Two Strengths Of Infant Acetaminophen Boost Confusion, Risk
When makers of acetaminophen for infants said back in May that they were reducing the strength of the medicine so it would be less likely that babies would be accidentally given too much, it all made sense.
Some infant acetaminophen had as much as 80 milligrams of acetaminophen in a milliliter, while products for older children had less than half that.
Children were ending up in the emergency room with life-threatening overdoses, probably because parents were using the high-strength medication with the dosage directions for the lower-strength versions. Some children died of liver failure.
The solution was to switch to just one concentration for all children under age 12. But that hasn't happened yet. Right now, both old and new versions of infant acetaminophen are on store shelves. And some of the "old" medication is actually labeled "new." Sheesh.
The Food and Drug Administration released a consumer alert this week, warning parents that they need to look carefully at the amount of active ingredient per milliliter in infant acetaminophen each time they use it, and to make sure they're using the dose for that concentration.
But the FDA alert seemed a bit dense for this addled parental brain. So Shots called up Emily Skor, vice president of communications and alliance development for the Consumer Healthcare Products Association. That's the group that led the voluntary switch to single-strength acetaminophen back in May.
"All of the manufacturers are doing this to make it easier for parents," Skor said. "But it is hard to explain."
If you have a child over age 2, it's pretty simple to do the right thing: just follow the instructions on the label. But with children under age 2, right now the medication label says consult your pediatrician.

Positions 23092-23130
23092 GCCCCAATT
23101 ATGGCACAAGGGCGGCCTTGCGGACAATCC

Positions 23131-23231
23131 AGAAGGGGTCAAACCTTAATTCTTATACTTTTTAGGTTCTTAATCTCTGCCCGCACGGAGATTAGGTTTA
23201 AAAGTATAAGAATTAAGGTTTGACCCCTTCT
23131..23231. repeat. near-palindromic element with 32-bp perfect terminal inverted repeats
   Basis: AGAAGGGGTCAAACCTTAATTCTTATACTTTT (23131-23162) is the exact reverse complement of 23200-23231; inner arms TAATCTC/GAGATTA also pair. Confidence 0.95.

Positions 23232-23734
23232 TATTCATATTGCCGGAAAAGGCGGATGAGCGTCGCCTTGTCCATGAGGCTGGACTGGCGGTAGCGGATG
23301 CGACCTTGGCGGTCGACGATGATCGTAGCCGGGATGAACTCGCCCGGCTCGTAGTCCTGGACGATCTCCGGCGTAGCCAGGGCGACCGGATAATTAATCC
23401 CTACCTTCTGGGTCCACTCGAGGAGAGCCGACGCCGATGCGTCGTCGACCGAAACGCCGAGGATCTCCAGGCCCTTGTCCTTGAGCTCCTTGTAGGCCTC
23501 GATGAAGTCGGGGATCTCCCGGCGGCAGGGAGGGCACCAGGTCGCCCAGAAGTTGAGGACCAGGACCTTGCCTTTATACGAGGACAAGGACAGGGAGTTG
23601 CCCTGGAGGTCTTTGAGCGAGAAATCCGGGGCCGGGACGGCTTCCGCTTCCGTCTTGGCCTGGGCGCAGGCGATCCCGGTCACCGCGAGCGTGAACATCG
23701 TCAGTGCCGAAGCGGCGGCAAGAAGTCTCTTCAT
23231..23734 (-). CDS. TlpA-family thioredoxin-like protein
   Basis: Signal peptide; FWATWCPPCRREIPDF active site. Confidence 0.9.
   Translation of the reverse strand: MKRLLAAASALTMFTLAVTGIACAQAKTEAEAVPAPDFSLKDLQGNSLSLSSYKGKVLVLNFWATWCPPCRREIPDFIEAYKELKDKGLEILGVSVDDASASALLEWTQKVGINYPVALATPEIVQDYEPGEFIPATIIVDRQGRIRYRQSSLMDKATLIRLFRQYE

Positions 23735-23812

"You have to look at the concentration, and match that to the concentration dosing instructions that your pediatrician has given you," Skor says. She has two children under age 5, so she's got experience with this. Skor checks the printed dosing information from her pediatrician, or looks at the pediatrician's website.
The FDA's most recent advisory shows the labels for old and new forms. But even that's confusing. The more concentrated forms say there's 80 milligrams of acetaminophen in each 0.8 or 1.0 milliliter of liquid. The less concentrated form will say there's 160 mg (which sounds like more) in each 5 mL (more liquid, so the concentration is actually less.)
When will the confusion end? Skor says that manufacturers expect the more concentrated versions to be out of stores by early 2012.
But that doesn't mean that families won't still have old and new formulations in the medicine cabinet. So any parent giving acetaminophen to a small child should be prepared to look very carefully at the concentration in each product, at least until you're sure there's no more of the 80 mg concentration in the house. Or make life simpler and throw the old stuff out.
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